Study shows women are better than men at using driverless cars

According to a new study, women are better at operating driverless cars than men.

Researchers from Newcastle University found that women have faster reaction times, have more control of the wheel and are better at regaining control of the vehicle when necessary.

dr Shuo Li, an intelligent transport systems expert at Newcastle University, said: “Women often don’t realize how good they are at driving, but our results show that they actually do slightly better.”

The advent of driverless cars allows people to completely disengage from driving and perform other non-driving related tasks, but sometimes they may need to regain control of the vehicle.

For the study, 76 participants – 33 women and 43 men – drove a simulator that mimics taking control of a driverless vehicle to observe and compare performance.

The simulator gave participants 20 seconds to regain control of the driverless vehicle to detect and avoid a collision with a parked car.

The results showed that, compared to men, women were less hasty in takeovers, reacted slightly quicker and were more stable on the steering wheel.

On average, women took 2.45 seconds to regain control of the car compared to men who took 2.63 seconds.

To avoid a parked car, women took an average of 13.52 seconds to notice and change lanes, while men took 13.76 seconds.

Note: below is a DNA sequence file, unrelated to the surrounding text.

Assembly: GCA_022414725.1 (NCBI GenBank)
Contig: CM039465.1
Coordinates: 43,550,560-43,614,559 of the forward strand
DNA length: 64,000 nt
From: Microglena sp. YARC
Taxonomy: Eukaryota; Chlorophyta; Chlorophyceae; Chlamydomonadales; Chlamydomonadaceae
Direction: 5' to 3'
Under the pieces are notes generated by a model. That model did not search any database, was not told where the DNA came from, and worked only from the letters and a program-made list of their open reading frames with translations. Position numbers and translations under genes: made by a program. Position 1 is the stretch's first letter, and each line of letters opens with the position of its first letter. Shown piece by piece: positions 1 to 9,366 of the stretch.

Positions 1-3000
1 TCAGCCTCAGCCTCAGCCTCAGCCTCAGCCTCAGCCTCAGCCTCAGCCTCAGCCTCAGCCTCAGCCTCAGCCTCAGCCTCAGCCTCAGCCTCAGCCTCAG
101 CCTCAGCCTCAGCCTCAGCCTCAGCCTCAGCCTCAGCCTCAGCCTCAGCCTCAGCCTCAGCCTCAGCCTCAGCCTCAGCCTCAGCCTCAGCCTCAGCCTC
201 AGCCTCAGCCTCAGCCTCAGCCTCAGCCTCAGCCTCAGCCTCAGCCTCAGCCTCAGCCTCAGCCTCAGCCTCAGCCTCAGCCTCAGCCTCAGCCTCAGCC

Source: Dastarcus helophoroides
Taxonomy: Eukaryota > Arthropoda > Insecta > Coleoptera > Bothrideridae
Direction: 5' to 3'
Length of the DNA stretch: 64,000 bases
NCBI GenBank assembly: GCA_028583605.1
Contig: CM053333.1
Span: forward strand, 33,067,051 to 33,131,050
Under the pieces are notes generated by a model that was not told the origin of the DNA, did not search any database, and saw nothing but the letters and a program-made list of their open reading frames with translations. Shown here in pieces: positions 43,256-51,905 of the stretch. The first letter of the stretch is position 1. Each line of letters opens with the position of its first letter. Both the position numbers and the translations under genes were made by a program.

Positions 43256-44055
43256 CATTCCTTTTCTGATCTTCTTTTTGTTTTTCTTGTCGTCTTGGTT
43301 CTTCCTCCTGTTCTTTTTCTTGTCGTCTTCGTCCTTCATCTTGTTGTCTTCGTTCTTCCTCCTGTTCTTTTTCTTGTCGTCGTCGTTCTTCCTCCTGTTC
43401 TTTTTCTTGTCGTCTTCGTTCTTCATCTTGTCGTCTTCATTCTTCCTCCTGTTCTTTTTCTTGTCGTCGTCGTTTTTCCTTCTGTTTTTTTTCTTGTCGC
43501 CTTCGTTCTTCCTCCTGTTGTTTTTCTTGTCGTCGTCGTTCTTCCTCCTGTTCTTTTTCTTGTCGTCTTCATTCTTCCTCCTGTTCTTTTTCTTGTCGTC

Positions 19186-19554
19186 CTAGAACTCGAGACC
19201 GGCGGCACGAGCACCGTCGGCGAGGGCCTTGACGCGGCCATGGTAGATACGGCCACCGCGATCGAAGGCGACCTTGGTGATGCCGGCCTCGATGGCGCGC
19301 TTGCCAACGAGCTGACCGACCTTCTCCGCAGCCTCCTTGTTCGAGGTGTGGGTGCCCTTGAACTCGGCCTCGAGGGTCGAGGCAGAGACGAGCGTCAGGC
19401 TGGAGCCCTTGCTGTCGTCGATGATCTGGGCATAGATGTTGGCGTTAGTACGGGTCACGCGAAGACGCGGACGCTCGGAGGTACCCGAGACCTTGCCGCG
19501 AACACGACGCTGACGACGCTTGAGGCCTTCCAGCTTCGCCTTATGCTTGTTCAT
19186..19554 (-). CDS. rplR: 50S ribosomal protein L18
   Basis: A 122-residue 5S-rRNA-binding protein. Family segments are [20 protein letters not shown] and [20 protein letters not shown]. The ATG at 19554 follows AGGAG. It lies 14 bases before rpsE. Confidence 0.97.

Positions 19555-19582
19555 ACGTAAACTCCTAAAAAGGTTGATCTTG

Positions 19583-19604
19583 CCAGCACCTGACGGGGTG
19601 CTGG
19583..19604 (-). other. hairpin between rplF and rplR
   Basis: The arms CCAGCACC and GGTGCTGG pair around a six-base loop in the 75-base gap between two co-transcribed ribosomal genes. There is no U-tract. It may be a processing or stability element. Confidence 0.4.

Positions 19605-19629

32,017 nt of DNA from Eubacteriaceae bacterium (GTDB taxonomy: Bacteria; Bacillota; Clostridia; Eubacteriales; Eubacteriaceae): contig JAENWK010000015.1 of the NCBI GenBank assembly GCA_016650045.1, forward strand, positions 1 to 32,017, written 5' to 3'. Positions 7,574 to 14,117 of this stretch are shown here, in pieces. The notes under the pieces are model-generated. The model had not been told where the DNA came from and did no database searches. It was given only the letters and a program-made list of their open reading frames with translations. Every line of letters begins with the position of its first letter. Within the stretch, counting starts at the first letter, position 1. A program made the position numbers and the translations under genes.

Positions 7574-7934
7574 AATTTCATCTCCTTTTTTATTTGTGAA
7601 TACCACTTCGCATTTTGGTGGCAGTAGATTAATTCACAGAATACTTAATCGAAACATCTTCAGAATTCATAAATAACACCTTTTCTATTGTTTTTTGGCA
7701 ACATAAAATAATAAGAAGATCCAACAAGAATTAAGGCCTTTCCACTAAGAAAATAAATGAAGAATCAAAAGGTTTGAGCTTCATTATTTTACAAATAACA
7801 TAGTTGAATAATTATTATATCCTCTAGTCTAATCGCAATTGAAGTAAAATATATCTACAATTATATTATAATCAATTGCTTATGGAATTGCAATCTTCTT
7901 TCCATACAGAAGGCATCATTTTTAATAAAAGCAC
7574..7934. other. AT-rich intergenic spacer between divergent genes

Previous studies of driverless cars have focused on attitudes and perspectives, with women being more concerned about their use, but research on how different genders use the vehicles is still limited.

The study’s authors say their research could help inform the design, and therefore the usability, of driverless cars, as the lack of such knowledge potentially diminishes their usefulness.

Professor Roberto Palacin, Acting Head of Newcastle University’s School of Engineering, said: “Our research can inform software engineers so that the automated vehicle can be customized for the user, in the same way people have, or could, have different ringtones on their mobile phones prefer to have it in dark mode.

“Perhaps this could include your security needs in terms of response times. In the same way you can change the font size on your phone, if you don’t see very well, if I buy a car for my mother who is 70 years old then there might be a mode for that.”

The research team added that neglecting the influence of gender could potentially lead to serious problems related to transport equity and, in turn, encourage other forms of gender inequality.

The study was published in the journal Scientific Reports. Study shows women are better than men at using driverless cars

Fry Electronics Team

Fry is an automatic aggregator of the all world’s media. In each content, the hyperlink to the primary source is specified. All trademarks belong to their rightful owners, all materials to their authors. If you are the owner of the content and do not want us to publish your materials, please contact us by email – The content will be deleted within 24 hours.

Related Articles

Back to top button